Newly Certified Minnesota Trauma Nurse Puts Skills to Use

Victim suffered a compound fracture of the right leg.


 
 

JULIE BUNTJER, St. Paul Pioneer Press | | Wednesday, August 4, 2010


Julie Sanwick received some well-deserved pats on the back when she arrived at work Monday morning at International Quality Homecare in Worthington.

The Round Lake woman and trained trauma nurse was among the first individuals on the scene following a motorcycle crash on Interstate 90 Saturday morning just outside of Worthington. Her quick reactions helped to stabilize the 71-year-old Muskegon, Mich., man before an ambulance arrived.

Sanwick was on her way back to Worthington from a nursing class in Jackson when she came upon the scene shortly after 9:30 a.m. Saturday.

The victim, William Bayne, had reportedly hit a small animal and lost control of his Harley-Davidson motorcycle, according to the Minnesota State Patrol. Bayne and the bike ended up in the median.

A police officer was on the scene when Sanwick stopped and offered her assistance. Other off-duty EMTs also stopped along the Interstate.

"We were in the right place at the right time," she said. "God was really shining down on him. We were just doing what we love."

Sanwick, who works as an RN case manager for home visits with International Quality Homecare, just completed her advanced licensure in May to be Trauma Nurse Core Course (TNCC) certified. This was the first time she had to put her trauma training into action.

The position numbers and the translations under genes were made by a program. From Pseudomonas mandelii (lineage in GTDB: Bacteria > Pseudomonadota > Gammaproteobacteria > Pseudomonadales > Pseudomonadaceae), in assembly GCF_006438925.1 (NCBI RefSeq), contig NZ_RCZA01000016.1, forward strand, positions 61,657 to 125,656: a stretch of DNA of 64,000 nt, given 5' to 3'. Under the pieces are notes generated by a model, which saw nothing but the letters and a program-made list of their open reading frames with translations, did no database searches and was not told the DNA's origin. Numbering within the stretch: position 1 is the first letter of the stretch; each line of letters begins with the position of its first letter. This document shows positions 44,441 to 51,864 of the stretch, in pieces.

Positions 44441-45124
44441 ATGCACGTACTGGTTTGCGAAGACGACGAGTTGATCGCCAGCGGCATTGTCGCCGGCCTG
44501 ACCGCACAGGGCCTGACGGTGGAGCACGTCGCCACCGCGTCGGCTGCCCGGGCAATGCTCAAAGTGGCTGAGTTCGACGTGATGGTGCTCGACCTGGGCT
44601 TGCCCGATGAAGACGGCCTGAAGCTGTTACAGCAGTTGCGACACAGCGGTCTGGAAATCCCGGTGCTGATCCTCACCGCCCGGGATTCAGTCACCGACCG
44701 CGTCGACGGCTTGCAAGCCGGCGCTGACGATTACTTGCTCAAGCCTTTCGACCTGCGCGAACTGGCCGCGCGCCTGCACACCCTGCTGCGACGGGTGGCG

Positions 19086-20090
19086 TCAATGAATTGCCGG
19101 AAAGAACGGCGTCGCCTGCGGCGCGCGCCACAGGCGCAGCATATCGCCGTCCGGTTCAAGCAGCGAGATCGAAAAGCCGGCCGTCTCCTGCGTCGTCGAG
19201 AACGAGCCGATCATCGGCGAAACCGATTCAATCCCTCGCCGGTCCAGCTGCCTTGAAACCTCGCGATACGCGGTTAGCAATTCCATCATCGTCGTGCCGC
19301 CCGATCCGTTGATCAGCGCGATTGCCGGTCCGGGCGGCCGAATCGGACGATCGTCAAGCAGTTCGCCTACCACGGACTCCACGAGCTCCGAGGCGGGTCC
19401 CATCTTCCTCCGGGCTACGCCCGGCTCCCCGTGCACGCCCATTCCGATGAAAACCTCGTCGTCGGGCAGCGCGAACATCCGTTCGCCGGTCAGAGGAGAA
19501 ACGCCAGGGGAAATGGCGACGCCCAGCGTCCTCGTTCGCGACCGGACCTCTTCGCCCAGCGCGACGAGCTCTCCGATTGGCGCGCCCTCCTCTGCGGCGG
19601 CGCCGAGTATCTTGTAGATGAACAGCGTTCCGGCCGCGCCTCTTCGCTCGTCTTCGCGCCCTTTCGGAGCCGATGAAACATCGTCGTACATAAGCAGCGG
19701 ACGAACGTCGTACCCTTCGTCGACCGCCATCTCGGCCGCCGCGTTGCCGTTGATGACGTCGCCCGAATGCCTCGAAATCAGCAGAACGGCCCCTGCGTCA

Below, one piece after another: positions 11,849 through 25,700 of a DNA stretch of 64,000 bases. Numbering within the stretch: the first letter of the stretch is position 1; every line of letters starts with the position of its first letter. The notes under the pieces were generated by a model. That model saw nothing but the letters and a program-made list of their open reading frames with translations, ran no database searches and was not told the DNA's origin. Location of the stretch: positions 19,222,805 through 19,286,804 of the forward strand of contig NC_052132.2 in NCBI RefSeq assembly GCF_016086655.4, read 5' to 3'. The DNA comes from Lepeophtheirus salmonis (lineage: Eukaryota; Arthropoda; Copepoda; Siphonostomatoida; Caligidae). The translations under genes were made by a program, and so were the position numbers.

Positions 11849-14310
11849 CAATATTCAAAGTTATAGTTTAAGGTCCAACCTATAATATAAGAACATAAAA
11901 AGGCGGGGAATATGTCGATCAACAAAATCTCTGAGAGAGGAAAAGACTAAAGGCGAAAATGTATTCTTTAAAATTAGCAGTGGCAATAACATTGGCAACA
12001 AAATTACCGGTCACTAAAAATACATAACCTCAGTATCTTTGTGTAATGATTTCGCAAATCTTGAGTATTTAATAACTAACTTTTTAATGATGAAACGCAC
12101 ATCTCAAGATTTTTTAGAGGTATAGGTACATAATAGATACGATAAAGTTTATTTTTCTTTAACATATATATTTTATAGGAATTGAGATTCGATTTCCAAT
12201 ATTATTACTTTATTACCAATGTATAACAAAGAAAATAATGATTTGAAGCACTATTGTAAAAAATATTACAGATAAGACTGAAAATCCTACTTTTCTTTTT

The victim was suffering from abrasions to his face and a compound fracture of the right leg, and went into shock before ambulance personnel arrived, Sanwick said.

"We all pulled it together," she added. "It was a group effort. I wasn't the only one, that's for sure."

After assisting EMTs in the effort to get the victim on a backboard and into the ambulance, Sanwick helped the man's son, who was visibly shaken after the crash. The son had been riding another motorcycle with his father, and they were reportedly on their way home from Sturgis, S.D.

Bayne was transported to a Sioux Falls hospital where he was treated for non-life threatening injuries.

Sanwick, who worked in a hospital setting prior to her move into home health, said she took the trauma course just in case "something should happen," and to assist people with her nursing skills.

"I would do it for anybody," she said. "You've got to think about it as somebody's dad or brother."



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